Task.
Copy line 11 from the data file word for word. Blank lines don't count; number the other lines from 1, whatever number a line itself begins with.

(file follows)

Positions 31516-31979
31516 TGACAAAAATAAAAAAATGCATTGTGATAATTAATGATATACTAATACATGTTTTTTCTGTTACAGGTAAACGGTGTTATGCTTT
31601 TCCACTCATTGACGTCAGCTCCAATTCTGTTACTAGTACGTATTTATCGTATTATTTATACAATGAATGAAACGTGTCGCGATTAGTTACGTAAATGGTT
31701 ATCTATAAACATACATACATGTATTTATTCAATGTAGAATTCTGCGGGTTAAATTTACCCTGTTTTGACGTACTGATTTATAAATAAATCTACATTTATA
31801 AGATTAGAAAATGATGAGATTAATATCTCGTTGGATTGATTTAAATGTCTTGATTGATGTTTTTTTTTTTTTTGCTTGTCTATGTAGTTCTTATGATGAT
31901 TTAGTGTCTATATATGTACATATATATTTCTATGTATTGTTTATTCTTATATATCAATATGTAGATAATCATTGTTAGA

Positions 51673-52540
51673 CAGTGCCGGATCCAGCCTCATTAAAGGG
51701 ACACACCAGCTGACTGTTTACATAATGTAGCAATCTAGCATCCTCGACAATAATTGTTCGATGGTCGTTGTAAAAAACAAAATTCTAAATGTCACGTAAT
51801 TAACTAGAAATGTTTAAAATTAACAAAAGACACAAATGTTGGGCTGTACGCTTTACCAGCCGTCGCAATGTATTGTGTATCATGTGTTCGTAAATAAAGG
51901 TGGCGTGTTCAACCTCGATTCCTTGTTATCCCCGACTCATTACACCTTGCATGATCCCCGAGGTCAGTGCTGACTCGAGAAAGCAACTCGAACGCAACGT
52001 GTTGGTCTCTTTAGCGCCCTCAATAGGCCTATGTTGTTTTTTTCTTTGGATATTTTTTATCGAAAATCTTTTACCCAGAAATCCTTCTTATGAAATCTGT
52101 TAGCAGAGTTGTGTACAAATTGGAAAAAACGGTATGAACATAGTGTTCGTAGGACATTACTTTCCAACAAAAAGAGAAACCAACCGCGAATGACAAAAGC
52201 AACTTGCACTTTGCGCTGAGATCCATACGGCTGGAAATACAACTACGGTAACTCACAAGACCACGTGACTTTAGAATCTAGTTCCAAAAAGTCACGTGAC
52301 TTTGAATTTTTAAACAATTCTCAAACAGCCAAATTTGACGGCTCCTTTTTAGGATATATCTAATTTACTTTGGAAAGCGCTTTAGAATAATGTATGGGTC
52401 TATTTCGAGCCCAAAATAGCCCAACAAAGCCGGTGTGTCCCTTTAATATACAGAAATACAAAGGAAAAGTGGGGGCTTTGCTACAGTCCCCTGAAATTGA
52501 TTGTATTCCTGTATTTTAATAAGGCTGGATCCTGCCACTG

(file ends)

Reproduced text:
51901 TGGCGTGTTCAACCTCGATTCCTTGTTATCCCCGACTCATTACACCTTGCATGATCCCCGAGGTCAGTGCTGACTCGAGAAAGCAACTCGAACGCAACGT